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Welcome to your bi-monthly Keyes To Health newsletter! We hope you find it interesting, informative and relevant to your life. Feel free to share it with a friend, which you can do by clicking the send button on the bottom of the page. 

Tired, Achy, Swollen, Vein-y Legs?

This article is about your legs. (But I thought that you were my chiropractor, concerned with mywalking_on_grass.jpgback!!)

You are partially right. Chiropractors are concerned with your mobility. When we perform those adjustments, we are actually restoring motion to your vertebrae, helping them to function better so you move better. More movement relates to better function, which relates to better overall health. If your legs are tired, achy and full of visible tortuous veins, or your ankles and calves are swollen from fluid, you don't feel much like moving. So you become slower and weaker and more tired. Your back and joints may even hurt due to lack of exercise.

Enter the compression stocking. They provide graded compression up the leg, restoring proper venous drainage and squeezing the fluids back  in. These stockings are for men and women; yes, some are like pantyhose, but others look just like dress socks or athletic socks for men! And... allimages__1_.jpg are quite stylish, coming in black, navy beige and white. They are not the thick ugly ones you are probably envisioning (like the ones your Granny wore!)

With these products on your legs, you will feel more like moving and may even start to walk or exercise more. Your legs and, feet will breathe a sigh of relief because they don't hurt so much.

What's more, gradient compression stockings and socks are covered by most health plans 100%. All you need is a script from your family doctor, and Dr. Keyes can measure and fit you with the the appropriate ones.  

I pulled the following list from a Wikipedia site. It is a list of indications for compression stockings:

Indications for use

Treatment is usually prescribed by a physician to relieve all manifestations of chronic venous disease and prevent venous troubles. Compression stockings are recommended under the following conditions:

Tired, aching legs

Occurs when the blood flow slows down in the legs (can be an indicator of deep vein thrombosis).

Edema (Mild ankle/foot swelling)

When blood and/or tissue fluid pool in the legs and feet due to poor circulation.

Chronic peripheral venous insufficiency

Veins cannot pump deoxygenated blood to the heart.

Varicose veins

Saccular and distended veins which can expand considerably and may cause painful venous inflammation. Once developed, will not disappear on its own. The formation of varicose veins is an externally visible sign of venous weakness.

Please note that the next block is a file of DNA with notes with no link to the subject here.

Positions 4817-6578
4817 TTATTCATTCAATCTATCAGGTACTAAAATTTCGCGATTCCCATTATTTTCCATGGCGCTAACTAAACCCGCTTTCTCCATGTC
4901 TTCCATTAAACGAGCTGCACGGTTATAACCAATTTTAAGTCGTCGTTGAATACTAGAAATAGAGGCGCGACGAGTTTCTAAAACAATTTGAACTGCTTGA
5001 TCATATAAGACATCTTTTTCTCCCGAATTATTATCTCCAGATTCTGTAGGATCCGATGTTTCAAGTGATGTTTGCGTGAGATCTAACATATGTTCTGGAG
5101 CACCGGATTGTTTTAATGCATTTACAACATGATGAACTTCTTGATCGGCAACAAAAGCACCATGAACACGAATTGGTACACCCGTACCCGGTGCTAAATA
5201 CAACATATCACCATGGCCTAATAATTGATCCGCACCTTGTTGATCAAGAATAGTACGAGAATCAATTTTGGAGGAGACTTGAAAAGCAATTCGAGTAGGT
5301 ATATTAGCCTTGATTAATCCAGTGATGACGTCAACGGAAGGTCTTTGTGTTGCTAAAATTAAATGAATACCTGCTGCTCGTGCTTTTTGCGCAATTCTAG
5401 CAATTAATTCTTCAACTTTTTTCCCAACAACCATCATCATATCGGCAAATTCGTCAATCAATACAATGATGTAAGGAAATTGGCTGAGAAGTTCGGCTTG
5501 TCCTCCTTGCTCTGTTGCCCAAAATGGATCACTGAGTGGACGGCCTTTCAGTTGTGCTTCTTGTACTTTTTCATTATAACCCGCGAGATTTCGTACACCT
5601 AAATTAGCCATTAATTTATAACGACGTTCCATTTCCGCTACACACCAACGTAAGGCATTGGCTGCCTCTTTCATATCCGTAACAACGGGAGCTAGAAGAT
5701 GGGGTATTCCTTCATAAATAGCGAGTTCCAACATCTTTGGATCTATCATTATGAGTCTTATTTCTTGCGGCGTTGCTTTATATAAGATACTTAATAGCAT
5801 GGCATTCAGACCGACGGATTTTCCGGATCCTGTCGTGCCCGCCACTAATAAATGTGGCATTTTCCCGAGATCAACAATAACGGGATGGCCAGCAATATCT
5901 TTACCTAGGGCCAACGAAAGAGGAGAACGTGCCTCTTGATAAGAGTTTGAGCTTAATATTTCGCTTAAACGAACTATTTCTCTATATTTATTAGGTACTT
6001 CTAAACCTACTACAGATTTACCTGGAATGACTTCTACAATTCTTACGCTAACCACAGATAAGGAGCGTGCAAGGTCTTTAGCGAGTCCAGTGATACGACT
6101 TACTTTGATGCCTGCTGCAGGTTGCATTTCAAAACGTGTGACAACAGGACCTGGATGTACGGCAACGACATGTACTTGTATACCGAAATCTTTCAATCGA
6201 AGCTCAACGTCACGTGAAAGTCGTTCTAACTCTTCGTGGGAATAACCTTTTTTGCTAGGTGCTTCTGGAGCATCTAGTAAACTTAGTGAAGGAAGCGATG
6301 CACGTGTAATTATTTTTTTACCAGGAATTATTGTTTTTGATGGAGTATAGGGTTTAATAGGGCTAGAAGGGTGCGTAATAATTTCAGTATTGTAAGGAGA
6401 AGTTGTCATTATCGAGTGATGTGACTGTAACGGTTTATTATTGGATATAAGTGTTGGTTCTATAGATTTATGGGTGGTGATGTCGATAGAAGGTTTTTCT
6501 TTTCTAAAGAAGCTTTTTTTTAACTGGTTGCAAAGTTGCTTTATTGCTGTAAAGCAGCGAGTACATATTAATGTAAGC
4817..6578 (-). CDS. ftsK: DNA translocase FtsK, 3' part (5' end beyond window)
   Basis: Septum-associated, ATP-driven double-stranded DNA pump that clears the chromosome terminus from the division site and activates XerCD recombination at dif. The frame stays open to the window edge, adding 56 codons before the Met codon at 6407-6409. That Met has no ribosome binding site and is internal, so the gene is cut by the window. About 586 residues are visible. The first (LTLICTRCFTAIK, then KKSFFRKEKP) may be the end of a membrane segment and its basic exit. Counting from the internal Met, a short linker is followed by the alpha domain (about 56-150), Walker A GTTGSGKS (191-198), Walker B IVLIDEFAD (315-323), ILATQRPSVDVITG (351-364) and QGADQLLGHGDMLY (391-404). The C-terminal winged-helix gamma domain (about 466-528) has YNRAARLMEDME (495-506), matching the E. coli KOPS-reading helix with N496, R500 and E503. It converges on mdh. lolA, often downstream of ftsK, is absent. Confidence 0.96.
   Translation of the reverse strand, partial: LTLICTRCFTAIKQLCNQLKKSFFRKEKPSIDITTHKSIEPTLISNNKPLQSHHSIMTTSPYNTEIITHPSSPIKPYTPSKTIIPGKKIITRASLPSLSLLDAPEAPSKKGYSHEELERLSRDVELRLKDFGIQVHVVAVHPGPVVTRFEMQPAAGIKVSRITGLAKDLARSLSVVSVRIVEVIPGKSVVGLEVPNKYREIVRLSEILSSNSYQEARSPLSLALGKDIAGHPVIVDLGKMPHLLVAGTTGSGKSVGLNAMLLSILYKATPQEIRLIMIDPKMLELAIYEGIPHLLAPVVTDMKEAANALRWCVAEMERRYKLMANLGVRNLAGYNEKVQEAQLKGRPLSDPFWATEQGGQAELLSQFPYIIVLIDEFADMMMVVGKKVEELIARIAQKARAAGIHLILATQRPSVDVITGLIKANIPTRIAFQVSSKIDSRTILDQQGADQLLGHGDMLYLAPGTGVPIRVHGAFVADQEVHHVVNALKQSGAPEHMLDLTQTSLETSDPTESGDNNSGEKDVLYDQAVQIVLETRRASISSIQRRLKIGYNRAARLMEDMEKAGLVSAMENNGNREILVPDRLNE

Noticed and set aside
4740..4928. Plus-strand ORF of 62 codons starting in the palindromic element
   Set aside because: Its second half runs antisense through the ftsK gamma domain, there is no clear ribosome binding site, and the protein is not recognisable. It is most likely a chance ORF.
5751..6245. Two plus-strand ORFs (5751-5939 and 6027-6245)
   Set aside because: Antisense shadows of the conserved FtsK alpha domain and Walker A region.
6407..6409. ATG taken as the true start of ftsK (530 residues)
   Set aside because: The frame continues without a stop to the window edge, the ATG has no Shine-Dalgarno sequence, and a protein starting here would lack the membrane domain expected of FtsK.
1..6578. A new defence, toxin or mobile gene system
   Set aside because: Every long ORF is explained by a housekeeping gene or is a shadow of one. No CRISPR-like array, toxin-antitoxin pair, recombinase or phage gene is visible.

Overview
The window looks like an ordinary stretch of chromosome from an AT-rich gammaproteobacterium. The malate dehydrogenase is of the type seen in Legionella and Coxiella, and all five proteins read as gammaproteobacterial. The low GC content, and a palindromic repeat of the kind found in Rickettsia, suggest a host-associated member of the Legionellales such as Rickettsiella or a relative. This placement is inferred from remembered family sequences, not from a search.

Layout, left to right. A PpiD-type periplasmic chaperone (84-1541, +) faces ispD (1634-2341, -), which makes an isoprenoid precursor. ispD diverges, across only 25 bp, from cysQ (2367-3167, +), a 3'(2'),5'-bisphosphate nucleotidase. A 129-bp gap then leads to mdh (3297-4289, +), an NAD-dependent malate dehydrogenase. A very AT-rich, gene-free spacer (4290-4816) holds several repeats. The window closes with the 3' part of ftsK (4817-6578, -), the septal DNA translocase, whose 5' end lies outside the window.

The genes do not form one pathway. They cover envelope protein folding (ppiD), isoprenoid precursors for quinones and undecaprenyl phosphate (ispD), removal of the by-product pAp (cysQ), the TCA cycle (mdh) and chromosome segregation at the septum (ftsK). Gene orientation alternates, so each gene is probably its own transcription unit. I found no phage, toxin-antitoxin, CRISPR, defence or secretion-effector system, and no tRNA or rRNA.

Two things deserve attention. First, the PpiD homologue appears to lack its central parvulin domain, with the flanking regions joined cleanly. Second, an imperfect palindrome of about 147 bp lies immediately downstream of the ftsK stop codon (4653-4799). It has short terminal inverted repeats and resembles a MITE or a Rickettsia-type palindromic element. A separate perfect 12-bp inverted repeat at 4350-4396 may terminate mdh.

Spider Veins (mild varicosities)

The smallest cutaneous blood vessels which shimmer bluish/reddish through the skin.

Deep Vein Thrombosis (DVT)

Occurs when blood flow decreases (especially in the lower extremities), causing blood to pool in the legs and leading to blood clot (thrombus) formation.


When a body part swells due to an abnormal accumulation of lymph fluid, occurring when there is interference with the normal drainage of lymph fluid back into the blood, commonly swelling the arm, leg, neck or abdomen.


Inflammation and clotting in a vein, most often a leg vein, due to infection, inflammation, or trauma. People with varicose veins are more often affected. Inflammation occurs suddenly, causing the thrombus to adhere firmly to the vein wall, which can clog a superficial vein.

Economy Class Syndrome (ECS)

Occurs on long flight, due to traveler's inactivity, gravity, and cramped seating, which slows down the blood flow through veins.[6]


Inflammation of subcutaneous fat, form of panniculitis.[7]


Hormones released during pregnancy and the expanding uterus (pressure on the Inferior Vena Cava - preg_therafirm.jpgthe major vein returning blood up to the heart) can affect leg veins.[8]

The use of elastic compression stockings can reduce volumetric variations during standing hours. The use of stockings for the entire day is more effective than just half the day or not using compression stockings at all. [9] Many physicians and vein specialists recommend wearing compression stockings after varicose vein stripping, but studies show that wearing an elastic compression has no additional benefit following elastic bandaging for 3 days in post-operative care after stripping of the great saphenous vein as assessed by control of limb, oedema, pain, complications and return to work.[10]


Under no circumstance should those with advanced peripheral obstructive arterial disease, congestive heart failure, septic phlebitis, oozing dermatitis and advanced peripheral neuropathy be wearing compression stockings.[11]

Why visit Dr. Keyes for your compression stockings? First, he's got them; state of the art Therfirm brand compression garments. High quality, durable Medical Compression Stockings are hard to find in the store. Secondly, he has been a Certified Medical Compression Hosiery provider since 2010.  Thirdly, he is definitely your partner in health.

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